As Browns owner Jimmy Haslam heads to Berea, Ohio for the launch of the team’s training camp, his mind may instead be on Maine.
That’s where a judicial panel will consider on Thursday whether to consolidate the various civil suits filed against the truck-stop behemoth Haslam runs and transfer the cases to a single court.
The consolidated lawsuit apparently would consist of the Pilot Flying J customers who opt out of the nationwide settlement, which would pay customers any money wrongfully withheld from them plus six percent interest.
Lawyers opposing the nationwide settlement contend that the deal omits the potential recovery of treble damages (certain types of violations permit a tripling of the amount due) and/or punitive damages. Pilot Flying J attorney Aubrey Harwell predictably disagrees.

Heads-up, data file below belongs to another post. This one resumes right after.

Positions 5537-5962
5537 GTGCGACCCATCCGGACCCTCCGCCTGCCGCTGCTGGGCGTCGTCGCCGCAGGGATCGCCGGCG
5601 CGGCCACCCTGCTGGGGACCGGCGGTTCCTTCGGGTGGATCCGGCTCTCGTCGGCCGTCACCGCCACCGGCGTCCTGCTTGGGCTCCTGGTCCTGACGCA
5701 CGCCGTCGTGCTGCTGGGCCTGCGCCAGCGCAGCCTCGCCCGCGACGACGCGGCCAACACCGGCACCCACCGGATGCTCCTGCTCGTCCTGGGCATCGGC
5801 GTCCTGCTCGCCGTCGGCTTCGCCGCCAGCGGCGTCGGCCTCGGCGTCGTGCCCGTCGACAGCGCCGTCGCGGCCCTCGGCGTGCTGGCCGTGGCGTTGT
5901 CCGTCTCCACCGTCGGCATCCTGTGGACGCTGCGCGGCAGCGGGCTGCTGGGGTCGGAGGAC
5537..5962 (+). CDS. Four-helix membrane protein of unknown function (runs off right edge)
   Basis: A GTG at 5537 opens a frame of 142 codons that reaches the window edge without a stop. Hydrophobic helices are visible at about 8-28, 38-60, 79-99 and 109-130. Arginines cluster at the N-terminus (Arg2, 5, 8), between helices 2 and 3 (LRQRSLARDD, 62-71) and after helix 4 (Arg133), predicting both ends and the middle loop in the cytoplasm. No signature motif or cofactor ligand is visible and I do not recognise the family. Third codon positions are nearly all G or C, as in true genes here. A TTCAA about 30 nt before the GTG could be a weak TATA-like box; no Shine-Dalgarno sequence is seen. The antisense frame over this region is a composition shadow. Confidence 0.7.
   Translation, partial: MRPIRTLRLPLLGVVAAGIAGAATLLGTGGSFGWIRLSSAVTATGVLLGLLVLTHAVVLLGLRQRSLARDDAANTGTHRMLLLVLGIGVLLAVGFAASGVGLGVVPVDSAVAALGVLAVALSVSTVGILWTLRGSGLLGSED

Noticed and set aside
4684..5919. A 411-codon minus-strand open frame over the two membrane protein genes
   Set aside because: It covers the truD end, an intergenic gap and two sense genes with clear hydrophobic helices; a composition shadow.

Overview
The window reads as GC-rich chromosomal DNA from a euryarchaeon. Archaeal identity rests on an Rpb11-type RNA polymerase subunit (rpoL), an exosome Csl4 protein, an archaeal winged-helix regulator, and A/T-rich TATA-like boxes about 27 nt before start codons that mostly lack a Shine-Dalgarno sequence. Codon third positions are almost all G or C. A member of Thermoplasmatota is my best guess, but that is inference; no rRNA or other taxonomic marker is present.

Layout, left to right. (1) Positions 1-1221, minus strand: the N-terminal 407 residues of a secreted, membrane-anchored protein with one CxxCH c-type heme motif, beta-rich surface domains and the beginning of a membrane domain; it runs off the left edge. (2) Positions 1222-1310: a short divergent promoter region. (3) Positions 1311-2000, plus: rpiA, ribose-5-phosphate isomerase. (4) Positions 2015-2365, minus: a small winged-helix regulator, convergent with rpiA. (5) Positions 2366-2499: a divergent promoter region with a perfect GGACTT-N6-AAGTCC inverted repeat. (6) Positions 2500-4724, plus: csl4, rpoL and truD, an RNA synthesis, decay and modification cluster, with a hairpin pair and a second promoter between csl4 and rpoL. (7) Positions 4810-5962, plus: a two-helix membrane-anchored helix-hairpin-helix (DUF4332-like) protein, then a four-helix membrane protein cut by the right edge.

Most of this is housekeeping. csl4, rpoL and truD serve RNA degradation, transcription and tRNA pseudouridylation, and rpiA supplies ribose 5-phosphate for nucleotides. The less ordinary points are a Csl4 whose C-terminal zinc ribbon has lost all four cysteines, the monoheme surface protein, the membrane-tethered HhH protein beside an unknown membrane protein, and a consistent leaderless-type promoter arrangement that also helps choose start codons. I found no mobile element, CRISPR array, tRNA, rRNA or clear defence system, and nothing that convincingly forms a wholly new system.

“We are giving people their money back. We are paying people an extremely high rate of interest . . . and paying all legal fees,” Harwell said, via the Cleveland Plain Dealer. “Anyone who doesn’t like the settlement can opt out and make any decision they want.”
Harwell is right, but Harwell also knows that some customers will simply stick with the class action, not realizing that they may be owed more than what the company has offered to pay. In other words, the same lack of sophistication that allegedly prompted Pilot Flying J to short their rebate payments could prompt the customers to just shrug their shoulders and collect far less than they possibly deserve.